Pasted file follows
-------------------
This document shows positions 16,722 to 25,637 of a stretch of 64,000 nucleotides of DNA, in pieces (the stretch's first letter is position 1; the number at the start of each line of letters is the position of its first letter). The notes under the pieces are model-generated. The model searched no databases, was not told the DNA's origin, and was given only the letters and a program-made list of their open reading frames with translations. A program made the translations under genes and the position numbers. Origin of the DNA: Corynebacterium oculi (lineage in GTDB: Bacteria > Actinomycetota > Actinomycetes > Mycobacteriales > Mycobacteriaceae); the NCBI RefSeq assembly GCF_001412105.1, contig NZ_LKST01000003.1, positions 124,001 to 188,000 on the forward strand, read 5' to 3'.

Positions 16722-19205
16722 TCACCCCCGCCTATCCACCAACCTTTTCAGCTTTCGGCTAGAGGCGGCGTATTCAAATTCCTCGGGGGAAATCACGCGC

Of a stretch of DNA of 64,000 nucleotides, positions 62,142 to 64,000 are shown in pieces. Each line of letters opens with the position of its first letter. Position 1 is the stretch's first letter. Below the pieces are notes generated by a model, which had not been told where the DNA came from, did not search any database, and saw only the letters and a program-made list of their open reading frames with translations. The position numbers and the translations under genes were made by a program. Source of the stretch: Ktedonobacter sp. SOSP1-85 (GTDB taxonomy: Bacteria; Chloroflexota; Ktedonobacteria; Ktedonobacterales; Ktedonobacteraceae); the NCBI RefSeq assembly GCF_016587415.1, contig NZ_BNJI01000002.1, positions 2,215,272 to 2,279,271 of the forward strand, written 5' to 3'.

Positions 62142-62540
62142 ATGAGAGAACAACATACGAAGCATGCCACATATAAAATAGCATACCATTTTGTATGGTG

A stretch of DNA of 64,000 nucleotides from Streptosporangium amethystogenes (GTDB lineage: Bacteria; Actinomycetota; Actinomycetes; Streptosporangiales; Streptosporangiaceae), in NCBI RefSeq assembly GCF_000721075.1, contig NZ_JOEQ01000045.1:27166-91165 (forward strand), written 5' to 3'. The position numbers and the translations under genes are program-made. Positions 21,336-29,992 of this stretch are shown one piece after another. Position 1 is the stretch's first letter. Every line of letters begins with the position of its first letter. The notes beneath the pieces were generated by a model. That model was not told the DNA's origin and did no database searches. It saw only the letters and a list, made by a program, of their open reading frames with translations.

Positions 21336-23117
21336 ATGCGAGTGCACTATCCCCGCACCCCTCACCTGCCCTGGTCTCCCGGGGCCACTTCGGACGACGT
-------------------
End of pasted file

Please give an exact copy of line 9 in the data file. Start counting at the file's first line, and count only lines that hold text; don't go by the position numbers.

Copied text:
21336 ATGCGAGTGCACTATCCCCGCACCCCTCACCTGCCCTGGTCTCCCGGGGCCACTTCGGACGACGT